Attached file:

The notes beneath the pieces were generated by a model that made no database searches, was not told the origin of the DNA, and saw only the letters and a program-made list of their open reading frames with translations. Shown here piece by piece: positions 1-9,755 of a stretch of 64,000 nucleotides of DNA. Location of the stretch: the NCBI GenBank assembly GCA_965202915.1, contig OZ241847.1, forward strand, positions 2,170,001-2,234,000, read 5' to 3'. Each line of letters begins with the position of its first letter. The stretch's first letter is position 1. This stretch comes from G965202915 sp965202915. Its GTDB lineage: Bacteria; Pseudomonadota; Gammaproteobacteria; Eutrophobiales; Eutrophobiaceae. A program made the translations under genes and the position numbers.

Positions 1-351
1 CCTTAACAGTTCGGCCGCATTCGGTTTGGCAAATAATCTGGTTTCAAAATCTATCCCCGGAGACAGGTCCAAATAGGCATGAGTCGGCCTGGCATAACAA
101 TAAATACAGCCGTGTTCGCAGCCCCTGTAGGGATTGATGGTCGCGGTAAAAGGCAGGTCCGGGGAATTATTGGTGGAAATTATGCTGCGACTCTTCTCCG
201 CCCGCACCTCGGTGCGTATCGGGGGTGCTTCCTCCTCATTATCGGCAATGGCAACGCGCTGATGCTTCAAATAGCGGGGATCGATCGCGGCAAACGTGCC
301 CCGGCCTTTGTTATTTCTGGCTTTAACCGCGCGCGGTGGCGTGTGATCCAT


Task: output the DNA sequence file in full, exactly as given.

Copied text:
The notes beneath the pieces were generated by a model that made no database searches, was not told the origin of the DNA, and saw only the letters and a program-made list of their open reading frames with translations. Shown here piece by piece: positions 1-9,755 of a stretch of 64,000 nucleotides of DNA. Location of the stretch: the NCBI GenBank assembly GCA_965202915.1, contig OZ241847.1, forward strand, positions 2,170,001-2,234,000, read 5' to 3'. Each line of letters begins with the position of its first letter. The stretch's first letter is position 1. This stretch comes from G965202915 sp965202915. Its GTDB lineage: Bacteria; Pseudomonadota; Gammaproteobacteria; Eutrophobiales; Eutrophobiaceae. A program made the translations under genes and the position numbers.

Positions 1-351
1 CCTTAACAGTTCGGCCGCATTCGGTTTGGCAAATAATCTGGTTTCAAAATCTATCCCCGGAGACAGGTCCAAATAGGCATGAGTCGGCCTGGCATAACAA
101 TAAATACAGCCGTGTTCGCAGCCCCTGTAGGGATTGATGGTCGCGGTAAAAGGCAGGTCCGGGGAATTATTGGTGGAAATTATGCTGCGACTCTTCTCCG
201 CCCGCACCTCGGTGCGTATCGGGGGTGCTTCCTCCTCATTATCGGCAATGGCAACGCGCTGATGCTTCAAATAGCGGGGATCGATCGCGGCAAACGTGCC
301 CCGGCCTTTGTTATTTCTGGCTTTAACCGCGCGCGGTGGCGTGTGATCCAT